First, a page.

[From Manx Recollections, 1894]
This was the first appearance of Miss Barrett's original poetry, her previous production being a translation from the Greek of Æschylus. She has since produced other poems; but we now confine our remarks to this one. She struck the poetic harp teii years acre, and yet the poetic world does not resound with her name. Perhaps the obscure grandeur of her style of expression, and the loftiness of her thoughts, have raised this original writer above the reach of popular appreciation.
It may be that she has " fit audience found, though few . " yet surely she deserves to be better known and more beloved by her Christian countrywomen, by those who love poetry when its theme is Love Divine; when it serves as ministering spirit to religion, looking upward for guidance as the eyes of a maiden unto the hand of her mistress."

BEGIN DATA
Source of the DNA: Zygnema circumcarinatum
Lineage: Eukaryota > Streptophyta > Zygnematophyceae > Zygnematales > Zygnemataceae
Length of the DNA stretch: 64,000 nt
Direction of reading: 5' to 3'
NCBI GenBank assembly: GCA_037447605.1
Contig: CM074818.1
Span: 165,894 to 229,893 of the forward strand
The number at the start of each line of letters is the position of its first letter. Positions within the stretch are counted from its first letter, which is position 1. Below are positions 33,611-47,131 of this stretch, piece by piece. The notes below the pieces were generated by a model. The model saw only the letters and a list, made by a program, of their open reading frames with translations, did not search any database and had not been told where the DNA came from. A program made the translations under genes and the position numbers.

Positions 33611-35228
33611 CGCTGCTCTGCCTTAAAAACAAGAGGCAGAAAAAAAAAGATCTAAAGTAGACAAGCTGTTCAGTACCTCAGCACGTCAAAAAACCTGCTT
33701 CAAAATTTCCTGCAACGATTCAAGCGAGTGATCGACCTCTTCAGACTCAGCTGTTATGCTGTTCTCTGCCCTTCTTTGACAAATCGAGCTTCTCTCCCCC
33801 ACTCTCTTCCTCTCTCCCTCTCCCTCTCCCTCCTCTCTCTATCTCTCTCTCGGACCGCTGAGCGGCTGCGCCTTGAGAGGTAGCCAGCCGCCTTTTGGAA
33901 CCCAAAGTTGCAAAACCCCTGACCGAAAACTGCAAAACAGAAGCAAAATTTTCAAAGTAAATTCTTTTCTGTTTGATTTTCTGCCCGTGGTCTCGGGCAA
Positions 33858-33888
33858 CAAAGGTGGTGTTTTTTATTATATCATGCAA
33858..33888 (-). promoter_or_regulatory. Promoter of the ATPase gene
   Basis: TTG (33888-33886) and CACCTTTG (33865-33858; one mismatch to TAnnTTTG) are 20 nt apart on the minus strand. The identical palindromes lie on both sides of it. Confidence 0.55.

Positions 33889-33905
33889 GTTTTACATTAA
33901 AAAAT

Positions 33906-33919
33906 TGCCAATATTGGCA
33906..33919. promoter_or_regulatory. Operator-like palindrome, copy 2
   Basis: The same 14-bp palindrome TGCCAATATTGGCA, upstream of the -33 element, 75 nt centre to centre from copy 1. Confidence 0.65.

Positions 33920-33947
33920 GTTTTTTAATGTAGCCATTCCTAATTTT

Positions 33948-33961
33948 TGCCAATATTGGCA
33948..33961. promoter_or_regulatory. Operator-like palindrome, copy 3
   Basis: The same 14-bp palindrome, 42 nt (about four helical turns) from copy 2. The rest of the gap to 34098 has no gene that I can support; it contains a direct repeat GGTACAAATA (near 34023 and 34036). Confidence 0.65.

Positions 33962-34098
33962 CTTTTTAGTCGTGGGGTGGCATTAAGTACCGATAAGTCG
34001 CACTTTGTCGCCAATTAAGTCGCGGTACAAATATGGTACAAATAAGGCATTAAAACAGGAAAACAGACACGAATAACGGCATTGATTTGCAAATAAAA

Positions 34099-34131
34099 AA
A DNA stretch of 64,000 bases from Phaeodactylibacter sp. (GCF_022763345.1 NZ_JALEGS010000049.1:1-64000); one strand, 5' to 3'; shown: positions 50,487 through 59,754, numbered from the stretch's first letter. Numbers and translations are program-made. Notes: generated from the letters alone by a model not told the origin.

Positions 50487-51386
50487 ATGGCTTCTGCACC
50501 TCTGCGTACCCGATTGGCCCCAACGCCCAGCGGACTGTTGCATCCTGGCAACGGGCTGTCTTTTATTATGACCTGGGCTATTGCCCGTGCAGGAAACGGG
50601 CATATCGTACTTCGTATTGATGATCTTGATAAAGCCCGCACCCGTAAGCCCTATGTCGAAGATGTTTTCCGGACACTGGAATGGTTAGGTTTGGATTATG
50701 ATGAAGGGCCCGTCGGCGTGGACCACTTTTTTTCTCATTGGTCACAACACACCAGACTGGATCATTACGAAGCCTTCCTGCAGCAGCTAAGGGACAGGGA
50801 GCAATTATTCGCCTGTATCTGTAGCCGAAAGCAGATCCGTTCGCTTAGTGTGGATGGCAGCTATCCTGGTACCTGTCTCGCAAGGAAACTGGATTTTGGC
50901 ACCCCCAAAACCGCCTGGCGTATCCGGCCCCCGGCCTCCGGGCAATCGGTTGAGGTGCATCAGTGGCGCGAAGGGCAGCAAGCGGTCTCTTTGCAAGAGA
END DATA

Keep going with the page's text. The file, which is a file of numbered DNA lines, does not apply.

They who delight in hallowed minstrelsy should be acquainted -with Elizabeth Barrett. Some of her strains are like "an angel's song that makes the heavens be mute." An angel might pause in his celestial harpings to hear a sister spirit on earth sing, so well.
What was said of Caroline Wilson may with equal justice be applied to this gifted lady. " She manifests in her writings the philosophic strength of ' spirits masculine,' combined with feminine grace and tenderness; a union of grace and strength which forms what we deem angelic excellence." In her melodious verse there is indeed both strength and tenderness, like honey in the stony rock. We